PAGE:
A recent study on the impact of Massachusetts health care reform on women’s health reveals how important access to convenient and affordable health care can be for women and their families. On August 26, Kelly Blanchard and Amanda Dennis summarized the study’s findings for the Ms. Magazine blog. They wrote that not only did health care reform improve the physical health of Massachusetts citizens, but their emotional and psychological health as well. Blanchard and Dennis reported that “Women in the focus groups in our study explained that access to health insurance was about more than having an insurance card. They said that after reform they felt empowered because they could seek out both preventive care and general reproductive health care.”
For those who already received insurance through their employer, Massachusetts health care reform did not change their plan. However, reform made it so the previously uninsured Massachusetts residents are now covered through either the expansion of the existing subsidized state health care programs or through new programs which were created. Additionally, the state now enforces an insurance mandate by requiring taxpayers to file proof of health insurance with their annual tax forms. These reforms have had numerous benefits for Massachusetts women.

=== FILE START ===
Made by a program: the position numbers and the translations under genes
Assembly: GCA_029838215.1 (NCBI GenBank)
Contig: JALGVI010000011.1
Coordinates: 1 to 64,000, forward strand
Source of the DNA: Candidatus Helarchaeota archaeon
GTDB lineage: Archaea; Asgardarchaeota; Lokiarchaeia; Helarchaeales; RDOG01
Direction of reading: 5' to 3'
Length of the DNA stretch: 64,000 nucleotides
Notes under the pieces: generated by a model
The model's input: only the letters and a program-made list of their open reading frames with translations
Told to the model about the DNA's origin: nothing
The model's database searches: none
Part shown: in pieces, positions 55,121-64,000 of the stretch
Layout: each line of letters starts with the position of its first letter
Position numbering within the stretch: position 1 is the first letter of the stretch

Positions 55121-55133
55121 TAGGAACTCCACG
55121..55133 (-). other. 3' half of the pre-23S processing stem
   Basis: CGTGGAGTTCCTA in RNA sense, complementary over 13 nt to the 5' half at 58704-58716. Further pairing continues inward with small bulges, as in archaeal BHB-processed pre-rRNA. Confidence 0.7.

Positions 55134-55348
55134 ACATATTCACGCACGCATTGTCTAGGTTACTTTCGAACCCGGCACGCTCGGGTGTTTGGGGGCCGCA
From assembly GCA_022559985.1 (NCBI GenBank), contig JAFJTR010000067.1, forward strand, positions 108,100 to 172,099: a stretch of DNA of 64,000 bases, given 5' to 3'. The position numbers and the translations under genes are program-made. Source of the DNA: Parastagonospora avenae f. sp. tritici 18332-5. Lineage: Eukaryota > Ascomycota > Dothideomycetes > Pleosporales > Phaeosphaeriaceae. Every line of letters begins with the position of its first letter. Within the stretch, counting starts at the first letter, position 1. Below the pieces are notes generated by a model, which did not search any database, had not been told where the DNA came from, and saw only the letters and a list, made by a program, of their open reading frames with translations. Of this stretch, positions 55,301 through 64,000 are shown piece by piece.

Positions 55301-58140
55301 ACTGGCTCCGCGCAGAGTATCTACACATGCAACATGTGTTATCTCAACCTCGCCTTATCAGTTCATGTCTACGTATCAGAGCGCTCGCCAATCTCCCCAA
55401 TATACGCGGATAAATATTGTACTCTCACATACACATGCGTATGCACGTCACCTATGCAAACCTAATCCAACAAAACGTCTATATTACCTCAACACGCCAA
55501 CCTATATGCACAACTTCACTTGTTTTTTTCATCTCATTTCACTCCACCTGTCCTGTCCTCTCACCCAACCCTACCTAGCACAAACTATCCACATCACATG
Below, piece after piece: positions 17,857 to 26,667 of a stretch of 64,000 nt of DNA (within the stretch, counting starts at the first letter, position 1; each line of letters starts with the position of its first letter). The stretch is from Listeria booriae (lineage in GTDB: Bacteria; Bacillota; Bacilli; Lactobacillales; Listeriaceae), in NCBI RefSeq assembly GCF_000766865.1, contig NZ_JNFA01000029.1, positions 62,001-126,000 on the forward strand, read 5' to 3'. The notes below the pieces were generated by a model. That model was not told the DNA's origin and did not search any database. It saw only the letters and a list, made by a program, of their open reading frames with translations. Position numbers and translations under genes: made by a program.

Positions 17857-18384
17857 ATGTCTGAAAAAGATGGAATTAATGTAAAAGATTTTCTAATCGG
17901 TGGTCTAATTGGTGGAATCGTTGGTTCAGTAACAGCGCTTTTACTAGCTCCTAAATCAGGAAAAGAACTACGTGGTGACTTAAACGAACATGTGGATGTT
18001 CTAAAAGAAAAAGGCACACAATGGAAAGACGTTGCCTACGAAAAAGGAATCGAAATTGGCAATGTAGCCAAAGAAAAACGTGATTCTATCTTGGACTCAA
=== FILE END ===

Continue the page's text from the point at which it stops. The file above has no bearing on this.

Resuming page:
Increased access to contraception is one significant way that health reform in Massachusetts improved the lives of women and their families. After health reform, most women in the focus groups “reported that they had ‘wicked easy’ access to their preferred method.” Some women said that they only began using the contraceptive pill for the first time after health care reform “because they ‘could afford it.’ One woman said, ‘I know a big factor for a lot of my friends—like the pill is just too expensive so they forego and they rely on other questionable methods and I think health care reform will help bring unplanned pregnancies and stuff like that down.’” We have written before about the importance of access to affordable family planning services which improves the health of women and their families while lowering health care costs associated with unintended pregnancy.
The study also revealed pitfalls that states should avoid when implementing the Affordable Health Care Act. Blanchard and Dennis emphasize that
Findings from the study… highlight the critical need to pay attention to the architecture of reform. For example, providers struggled with new billing rules and practices with the new subsidized health plans, and women experienced challenges enrolling in and maintaining coverage through these plans and understanding the benefits of insurance and how to fill prescriptions. Additionally, some women, including minors and some immigrant women, are largely not eligible for benefits under reform, and had trouble getting needed care.
To read more about the study on Massachusetts health care reform and its positive effects for women and their families, click here.